Inconsistent Expert Testimony Leads to Decision for Doctor; Smeilis. v. Lipkis

The Illinois Appellate Court affirmed a trial judge’s decision in a medical negligence claim brought by Kathleen Smeilis. She developed a progressive neurological condition called cauda equina syndrome, which requires prompt surgical treatment to prevent permanent nerve damage.

In this case, Ms. Smeilis was admitted to Glenbrook Hospital in August 1999 and then transferred to a nursing home operated by Dr. Lipkis, the defendant. Lipkis personally examined Ms. Smeilis for the first time on Aug. 14, 1999. No unusual neurological activity was found until she was transferred back to Glenbrook Hospital four days later. Ms. Smeilis was then transferred to Evanston Hospital for immediate surgery. She suffered permanent nerve damage because she was not immediately diagnosed with cauda equina syndrome.

In 2001, the plaintiff and her husband brought a negligent lawsuit against Glenbrook Hospital, Dr. Lipkis and several others. They relied on the expert testimony of a neurosurgeon, Gary Skaletsky, M.D., who testified that Ms. Smeilis should have had surgery by Aug. 10, 1999, to avoid the neurological damage. In September 2007, after the discovery was completed, all defendants, except Dr. Lipkis, settled with Ms.

Smeilis and her husband for $3.2 million, and the case against those defendants was voluntarily dismissed. In October 2007, Ms. Smeilis and her husband filed a new complaint against Dr. Lipkis and his corporation alleging that he was the proximate cause of Ms. Smeilis’s injury.

In this new case, Ms. Smeilis used a different medical expert whose testimony stated that she needed surgery within a few days of Aug. 14, 1999 and that the Glenbrook Hospital doctors were not at fault for her injuries.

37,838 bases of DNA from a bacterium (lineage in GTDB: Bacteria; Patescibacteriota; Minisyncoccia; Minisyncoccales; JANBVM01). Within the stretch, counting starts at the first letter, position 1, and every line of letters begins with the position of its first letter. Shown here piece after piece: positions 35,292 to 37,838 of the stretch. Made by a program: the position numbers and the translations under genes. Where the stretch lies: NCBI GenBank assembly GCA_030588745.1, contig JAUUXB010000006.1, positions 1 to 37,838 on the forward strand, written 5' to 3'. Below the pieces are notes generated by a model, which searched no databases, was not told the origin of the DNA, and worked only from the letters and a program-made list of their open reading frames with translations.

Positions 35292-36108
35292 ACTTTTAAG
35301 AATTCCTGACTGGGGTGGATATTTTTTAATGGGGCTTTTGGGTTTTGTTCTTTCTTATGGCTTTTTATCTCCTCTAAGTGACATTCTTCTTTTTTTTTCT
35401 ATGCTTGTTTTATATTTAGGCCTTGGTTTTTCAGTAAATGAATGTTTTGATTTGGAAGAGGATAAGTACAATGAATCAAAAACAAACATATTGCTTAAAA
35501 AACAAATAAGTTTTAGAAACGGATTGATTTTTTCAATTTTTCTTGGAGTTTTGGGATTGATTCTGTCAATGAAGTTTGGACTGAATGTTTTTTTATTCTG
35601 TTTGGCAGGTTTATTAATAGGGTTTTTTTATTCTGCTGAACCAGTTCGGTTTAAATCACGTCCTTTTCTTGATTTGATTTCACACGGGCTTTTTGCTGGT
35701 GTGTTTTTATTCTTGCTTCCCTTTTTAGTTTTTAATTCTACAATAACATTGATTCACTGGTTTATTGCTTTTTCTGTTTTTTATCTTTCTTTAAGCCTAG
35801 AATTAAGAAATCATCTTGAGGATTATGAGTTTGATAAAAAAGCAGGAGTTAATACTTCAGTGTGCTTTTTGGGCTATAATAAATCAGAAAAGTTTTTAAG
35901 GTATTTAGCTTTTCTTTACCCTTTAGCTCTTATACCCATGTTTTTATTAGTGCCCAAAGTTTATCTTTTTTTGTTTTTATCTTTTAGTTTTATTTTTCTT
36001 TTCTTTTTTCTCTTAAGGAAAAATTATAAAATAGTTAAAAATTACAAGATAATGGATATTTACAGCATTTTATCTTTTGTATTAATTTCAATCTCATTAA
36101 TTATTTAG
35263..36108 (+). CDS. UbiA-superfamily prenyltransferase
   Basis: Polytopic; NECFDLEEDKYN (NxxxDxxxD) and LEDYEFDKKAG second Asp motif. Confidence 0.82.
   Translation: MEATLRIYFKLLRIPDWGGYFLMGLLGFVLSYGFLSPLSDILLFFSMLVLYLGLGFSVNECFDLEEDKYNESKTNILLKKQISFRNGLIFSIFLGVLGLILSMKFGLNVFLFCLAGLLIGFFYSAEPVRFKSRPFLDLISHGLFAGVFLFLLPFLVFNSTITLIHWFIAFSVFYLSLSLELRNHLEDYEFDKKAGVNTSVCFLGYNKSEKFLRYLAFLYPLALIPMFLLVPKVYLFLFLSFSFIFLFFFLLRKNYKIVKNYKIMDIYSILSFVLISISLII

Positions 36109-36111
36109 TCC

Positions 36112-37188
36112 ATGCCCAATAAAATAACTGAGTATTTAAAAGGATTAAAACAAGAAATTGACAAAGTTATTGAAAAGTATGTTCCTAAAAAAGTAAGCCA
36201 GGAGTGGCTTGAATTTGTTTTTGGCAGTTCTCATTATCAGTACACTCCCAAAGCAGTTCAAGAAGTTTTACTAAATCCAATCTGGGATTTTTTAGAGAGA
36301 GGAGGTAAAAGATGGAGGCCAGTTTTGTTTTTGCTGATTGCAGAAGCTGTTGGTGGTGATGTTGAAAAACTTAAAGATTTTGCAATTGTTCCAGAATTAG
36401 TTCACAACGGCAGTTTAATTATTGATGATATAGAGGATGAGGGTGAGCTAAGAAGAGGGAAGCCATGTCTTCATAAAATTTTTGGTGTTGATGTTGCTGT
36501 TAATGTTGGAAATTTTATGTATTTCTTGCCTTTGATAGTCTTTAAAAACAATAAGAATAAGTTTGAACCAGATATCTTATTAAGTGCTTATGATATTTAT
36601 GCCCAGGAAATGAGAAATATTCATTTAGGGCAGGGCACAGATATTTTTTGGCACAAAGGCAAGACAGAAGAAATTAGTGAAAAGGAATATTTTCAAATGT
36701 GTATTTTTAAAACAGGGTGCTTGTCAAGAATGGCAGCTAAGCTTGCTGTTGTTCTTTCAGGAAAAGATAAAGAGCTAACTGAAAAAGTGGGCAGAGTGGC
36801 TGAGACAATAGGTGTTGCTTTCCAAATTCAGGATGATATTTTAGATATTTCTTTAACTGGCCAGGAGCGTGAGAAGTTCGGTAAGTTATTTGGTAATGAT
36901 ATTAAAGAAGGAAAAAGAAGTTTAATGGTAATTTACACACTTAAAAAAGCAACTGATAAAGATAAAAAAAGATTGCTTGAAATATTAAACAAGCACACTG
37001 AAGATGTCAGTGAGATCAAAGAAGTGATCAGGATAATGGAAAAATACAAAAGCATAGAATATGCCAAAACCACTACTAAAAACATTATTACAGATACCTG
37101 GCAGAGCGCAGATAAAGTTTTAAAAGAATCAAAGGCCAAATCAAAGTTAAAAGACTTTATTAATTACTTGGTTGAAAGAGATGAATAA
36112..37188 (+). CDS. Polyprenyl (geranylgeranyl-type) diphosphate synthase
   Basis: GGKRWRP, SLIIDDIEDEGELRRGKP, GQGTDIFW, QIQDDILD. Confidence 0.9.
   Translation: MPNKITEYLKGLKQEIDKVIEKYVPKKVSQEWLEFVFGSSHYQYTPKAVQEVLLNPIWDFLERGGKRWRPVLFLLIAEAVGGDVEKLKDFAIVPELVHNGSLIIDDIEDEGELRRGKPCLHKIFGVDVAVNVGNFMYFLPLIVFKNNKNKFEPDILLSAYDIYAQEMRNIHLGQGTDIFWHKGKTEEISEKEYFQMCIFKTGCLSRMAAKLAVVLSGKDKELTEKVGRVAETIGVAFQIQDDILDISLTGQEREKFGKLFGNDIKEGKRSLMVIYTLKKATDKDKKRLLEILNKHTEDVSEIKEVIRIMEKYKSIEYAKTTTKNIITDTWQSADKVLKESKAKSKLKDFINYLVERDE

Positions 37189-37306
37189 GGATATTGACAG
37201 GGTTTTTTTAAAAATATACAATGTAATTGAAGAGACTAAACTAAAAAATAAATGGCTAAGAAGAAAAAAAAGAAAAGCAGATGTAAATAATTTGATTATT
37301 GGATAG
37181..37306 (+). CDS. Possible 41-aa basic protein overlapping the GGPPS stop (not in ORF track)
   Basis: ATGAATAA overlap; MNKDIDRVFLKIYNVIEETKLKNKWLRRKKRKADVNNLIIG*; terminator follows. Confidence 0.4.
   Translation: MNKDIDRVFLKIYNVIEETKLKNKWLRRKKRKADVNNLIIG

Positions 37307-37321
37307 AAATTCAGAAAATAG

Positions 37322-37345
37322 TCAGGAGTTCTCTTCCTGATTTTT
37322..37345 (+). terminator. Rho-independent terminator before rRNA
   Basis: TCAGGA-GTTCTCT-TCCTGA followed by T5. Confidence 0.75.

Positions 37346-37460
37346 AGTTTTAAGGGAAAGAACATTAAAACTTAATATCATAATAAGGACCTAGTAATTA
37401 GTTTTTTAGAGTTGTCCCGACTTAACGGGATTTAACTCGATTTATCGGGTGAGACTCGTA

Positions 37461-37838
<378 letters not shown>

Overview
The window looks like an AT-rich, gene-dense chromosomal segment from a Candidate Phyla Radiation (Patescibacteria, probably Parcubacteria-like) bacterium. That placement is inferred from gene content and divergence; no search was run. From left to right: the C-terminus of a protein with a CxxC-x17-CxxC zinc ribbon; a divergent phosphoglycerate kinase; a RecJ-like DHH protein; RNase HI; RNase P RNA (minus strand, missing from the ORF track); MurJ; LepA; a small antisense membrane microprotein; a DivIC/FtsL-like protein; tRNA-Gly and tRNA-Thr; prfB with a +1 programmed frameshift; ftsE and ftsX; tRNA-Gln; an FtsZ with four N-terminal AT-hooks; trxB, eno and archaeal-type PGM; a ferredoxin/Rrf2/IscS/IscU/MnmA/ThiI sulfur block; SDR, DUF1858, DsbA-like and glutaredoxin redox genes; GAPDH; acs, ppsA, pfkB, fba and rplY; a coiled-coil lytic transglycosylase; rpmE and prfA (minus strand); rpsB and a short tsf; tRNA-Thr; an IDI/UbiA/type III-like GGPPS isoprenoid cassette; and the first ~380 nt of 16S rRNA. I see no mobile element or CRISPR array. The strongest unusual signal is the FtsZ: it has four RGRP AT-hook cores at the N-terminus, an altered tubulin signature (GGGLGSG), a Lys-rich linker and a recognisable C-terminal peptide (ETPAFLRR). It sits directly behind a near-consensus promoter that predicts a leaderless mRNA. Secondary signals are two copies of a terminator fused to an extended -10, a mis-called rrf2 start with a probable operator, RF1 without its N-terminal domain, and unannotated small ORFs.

Dr. Lipkis filed an affirmative defense claiming judicial estoppel, which prevents a party to a lawsuit from taking a position that contradicts an earlier claim. The trial court converted this into a motion to dismiss and granted the motion after a hearing.

Ms. Smeilis and her husband appealed to the Illinois Appellate Court and argued that the expert opinions cannot be barred by judicial estoppel because plaintiffs made no assertions during the 2001 proceedings against the other defendants to bind them. Additionally, they argue there was no showing that the settlements arose from Dr. Skaletsky’s opinion testimony such that any benefit accrued from a prior inconsistent position.

The appellate court addressed the judicial estoppel argument, stating that the doctrine applies when a party takes two positions that are factually inconsistent in separate cases, with the intent that the trier of fact accept the facts alleged as true and has succeeded in the first proceeding and received some benefit. In this case, obviously, Ms. Smeilis and her husband received $3.2 million, perhaps contributed from the opinion of Dr. Skaletsky.

The Smeilis’ appeal cited Ceres Terminals, Inc. v. Chicago City Bank & Trust Co. and Department of Transportation v. Grawe for the argument that the court said was distinguishable because neither case was a medical malpractice matter. Also neither case involved medical expert witness testimony regarding causation.

The plaintiffs argued that the 2001 settlement was because of Dr. Skaletsky’s opinion, and therefore it had to be proven that was the basis of the settlement. And they argued that to impose judicial estoppel it must be proved that that was the reason for the settlement. The court rejected that argument, stating that it is the inconsistent positions that matter, not the truth of either position. One appellate court justice dissented, arguing that the complaints were essentially the same between 2001 and 2007, and that not all five requirements for judicial estoppel were met.

Kathleen Smeilis and Willard Smeilis v. Evan Lipkis, M.D. and Evan Lipkis, M.D., S.C., 2012 Ill.App. (1st) 103385.

Kreisman Law Offices has been handling medical malpractice cases, birth injury matters and nursing home abuse cases for individuals and families for more than 36 years, in and around Chicago, Cook County and its surrounding areas, including Chicago (Riverdale), Dolton, Calumet City, Harvey, Midlothian, Chicago Ridge, Worth, Palos Hills, Franklin Park, Chicago (Sauganash), and Villa Park, Illinois.

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